Throughout this month, I will be updating my progress and offering helpful tips and encouragement to keep going. Because every time you write “The End” on a novel is special, but it’s just a tad more special when you do it during NaNoWriMo.
I’ve spent the better part of the past two weeks preparing. This will be my first murder/mystery that might lean cozy. As I’ve never written a murder/mystery, I took time to create characters (not named at first) and situations they will have to deal with. Who will be the victim? Who will be the killer? Who will discover the crucial clues?
It was this past Thursday when I knew I was ready to start. I mapped out the first few scenes because I wanted to hit the ground running come Monday at 5am (my writing time). During that little session, my imagination began veering and including little tidbits. I’m a hybrid pantser/plotter. I have just enough framework to give my imagination room to breathe, but breathing with focus. That my imagination was already chomping at the bit, I got even more excited about 1 November.
For the longest time—up until yesterday, in fact—I had no names for my characters. They were just Mom, Son #1, Son #1’s Wife, Girl, Guy, etc. I knew that wasn’t gonna fly come Monday, so I named my characters in a first-for-me manner: I typed them to see how they’d feel and to see if my typing speed and fingers misspelled them often. It’s all well and good to name a character Chrysanthemum Bannington, but can you imagine typing that over and over again? Sure, there’s autocorrect but I prefer to type the names.
So I took some names for a test drive and started filling in my list. I also paid attention to the first letter of those first names. I only repeat one letter one time: B. Every other character has a name that starts with a unique letter. Easier for me the writer and it’ll be easier for future readers to keep everyone straight.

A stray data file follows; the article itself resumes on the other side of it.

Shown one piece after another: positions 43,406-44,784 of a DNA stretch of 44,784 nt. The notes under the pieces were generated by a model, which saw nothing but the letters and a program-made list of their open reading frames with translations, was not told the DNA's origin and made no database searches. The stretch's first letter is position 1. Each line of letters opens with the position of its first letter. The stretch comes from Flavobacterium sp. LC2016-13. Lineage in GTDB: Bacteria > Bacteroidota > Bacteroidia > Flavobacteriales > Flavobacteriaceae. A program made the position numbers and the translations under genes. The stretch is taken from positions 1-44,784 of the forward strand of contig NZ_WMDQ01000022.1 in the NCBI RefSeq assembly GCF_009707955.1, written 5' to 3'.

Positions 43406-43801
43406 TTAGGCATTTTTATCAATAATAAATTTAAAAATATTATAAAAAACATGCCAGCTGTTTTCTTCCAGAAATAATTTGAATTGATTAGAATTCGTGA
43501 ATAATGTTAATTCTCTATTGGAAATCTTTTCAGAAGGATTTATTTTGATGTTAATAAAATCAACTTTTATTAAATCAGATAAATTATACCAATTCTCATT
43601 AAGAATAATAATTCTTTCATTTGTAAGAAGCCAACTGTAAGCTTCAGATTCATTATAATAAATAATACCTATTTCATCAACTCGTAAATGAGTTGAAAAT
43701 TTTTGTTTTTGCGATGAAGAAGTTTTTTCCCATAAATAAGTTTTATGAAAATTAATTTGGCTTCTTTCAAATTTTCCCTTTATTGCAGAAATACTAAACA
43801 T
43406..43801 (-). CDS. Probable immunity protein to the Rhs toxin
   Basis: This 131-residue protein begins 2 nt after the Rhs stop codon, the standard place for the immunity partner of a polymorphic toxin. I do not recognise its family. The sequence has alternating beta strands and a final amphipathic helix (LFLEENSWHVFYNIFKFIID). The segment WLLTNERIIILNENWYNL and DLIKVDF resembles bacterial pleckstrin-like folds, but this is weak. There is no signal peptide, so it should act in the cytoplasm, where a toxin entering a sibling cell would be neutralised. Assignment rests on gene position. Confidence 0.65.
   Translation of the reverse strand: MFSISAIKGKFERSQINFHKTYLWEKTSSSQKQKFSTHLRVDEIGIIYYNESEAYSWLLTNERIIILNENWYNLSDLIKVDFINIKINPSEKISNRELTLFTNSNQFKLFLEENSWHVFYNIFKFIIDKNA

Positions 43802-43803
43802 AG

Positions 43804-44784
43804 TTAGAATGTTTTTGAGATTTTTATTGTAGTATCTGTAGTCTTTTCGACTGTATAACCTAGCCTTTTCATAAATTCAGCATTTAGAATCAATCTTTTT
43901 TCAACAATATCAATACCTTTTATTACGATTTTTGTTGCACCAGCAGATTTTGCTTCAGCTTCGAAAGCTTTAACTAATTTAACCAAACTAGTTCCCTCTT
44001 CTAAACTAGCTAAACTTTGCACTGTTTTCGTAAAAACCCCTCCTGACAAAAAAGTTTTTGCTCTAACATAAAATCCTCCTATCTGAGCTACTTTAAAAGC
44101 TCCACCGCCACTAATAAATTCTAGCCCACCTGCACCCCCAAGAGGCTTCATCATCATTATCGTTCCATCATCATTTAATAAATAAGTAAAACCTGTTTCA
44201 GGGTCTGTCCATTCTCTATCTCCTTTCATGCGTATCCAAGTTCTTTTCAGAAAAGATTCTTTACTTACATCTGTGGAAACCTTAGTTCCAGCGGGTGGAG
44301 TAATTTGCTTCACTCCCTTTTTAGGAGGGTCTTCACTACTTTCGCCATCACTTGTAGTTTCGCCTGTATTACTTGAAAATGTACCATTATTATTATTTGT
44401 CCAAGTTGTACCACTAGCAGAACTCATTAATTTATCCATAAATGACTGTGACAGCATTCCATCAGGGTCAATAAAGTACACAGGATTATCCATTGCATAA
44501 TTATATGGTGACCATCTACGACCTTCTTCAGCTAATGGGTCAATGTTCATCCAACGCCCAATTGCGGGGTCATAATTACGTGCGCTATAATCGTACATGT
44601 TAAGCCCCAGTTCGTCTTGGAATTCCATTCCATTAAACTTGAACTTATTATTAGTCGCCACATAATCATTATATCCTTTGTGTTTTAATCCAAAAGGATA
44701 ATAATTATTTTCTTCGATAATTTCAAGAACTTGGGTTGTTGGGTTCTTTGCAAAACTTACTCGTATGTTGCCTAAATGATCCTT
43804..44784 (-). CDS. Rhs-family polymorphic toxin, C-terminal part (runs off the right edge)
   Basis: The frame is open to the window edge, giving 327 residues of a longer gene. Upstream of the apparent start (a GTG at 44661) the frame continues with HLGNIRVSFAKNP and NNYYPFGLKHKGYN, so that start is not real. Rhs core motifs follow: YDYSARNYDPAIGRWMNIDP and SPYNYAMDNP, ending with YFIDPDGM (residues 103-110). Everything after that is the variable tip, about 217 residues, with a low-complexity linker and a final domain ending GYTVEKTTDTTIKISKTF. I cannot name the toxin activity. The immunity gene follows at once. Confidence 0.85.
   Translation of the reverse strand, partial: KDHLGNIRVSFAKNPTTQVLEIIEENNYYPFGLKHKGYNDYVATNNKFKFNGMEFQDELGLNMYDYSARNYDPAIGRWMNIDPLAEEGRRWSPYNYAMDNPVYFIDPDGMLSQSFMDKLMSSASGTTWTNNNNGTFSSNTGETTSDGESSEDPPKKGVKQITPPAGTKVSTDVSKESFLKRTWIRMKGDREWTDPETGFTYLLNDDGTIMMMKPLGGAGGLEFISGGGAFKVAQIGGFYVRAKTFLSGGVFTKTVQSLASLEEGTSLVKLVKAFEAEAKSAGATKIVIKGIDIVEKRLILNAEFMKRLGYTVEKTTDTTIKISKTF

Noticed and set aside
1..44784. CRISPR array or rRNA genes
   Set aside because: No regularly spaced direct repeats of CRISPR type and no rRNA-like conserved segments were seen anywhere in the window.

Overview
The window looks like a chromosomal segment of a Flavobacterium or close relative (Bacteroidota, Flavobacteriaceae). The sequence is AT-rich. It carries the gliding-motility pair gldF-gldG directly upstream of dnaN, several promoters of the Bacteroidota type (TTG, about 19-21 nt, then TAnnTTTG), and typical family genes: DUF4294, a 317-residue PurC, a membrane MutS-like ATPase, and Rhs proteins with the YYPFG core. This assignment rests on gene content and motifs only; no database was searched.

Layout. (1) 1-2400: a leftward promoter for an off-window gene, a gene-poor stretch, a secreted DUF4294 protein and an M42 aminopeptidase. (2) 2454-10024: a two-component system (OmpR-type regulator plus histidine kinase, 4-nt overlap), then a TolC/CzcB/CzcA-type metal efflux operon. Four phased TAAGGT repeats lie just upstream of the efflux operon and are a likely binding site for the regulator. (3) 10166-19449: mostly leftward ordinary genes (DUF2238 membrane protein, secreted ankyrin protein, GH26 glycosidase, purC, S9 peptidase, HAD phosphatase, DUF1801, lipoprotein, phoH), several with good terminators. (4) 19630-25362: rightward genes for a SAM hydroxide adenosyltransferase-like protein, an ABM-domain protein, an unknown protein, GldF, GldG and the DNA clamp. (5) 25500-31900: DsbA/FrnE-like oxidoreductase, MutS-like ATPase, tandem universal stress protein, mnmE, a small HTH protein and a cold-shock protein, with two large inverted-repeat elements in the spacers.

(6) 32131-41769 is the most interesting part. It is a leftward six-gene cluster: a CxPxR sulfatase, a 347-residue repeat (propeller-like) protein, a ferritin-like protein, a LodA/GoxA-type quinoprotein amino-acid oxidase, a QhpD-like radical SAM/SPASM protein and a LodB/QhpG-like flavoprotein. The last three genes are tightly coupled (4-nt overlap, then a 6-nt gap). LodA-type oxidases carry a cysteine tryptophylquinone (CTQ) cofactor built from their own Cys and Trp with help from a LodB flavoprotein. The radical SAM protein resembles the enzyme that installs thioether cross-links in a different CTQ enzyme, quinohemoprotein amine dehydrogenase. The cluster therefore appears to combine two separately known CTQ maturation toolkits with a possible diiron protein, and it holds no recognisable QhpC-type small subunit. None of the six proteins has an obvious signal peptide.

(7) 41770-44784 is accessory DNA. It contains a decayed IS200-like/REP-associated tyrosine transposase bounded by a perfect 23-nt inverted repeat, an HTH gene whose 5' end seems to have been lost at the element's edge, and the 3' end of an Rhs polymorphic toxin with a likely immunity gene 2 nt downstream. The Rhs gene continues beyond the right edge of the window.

Track Your Progress
The nuts and bolts of NaNoWriMo breaks down to 1,667 words per day. If you do that, you’ll hit your fifty thousand by 30 November.
Over the years, I’ve developed a spreadsheet I use to see where I am. Here’s a screenshot of the first couple of weeks.
You’ll see that I track the obvious stuff: date, the 1,667/day pace, Idea is the pace of 1,667/day, Actual is what I wrote that day, Total is obvious, Diff is how far under or over I am on the 1,667/day pace. I also like to track time spent doing the writing so all those other columns do that.
The “Diff” column is very helpful. Not only does it give you a daily reminder of where you are, but it also enables you to build in a buffer. Remember what I mentioned about Thanksgiving Day? Well, if you are, say, 1,000 words ahead, you can get by with fewer words on any given day.
But let me give what is perhaps the best piece of advice: do not skip a day. If you do, you will get behind, and there’s nothing more demoralizing that running behind.
There is still an even better piece of advice: Have Fun! If you do, it’ll be nothing to reach “The End” in a month.
Saturday, October 23, 2021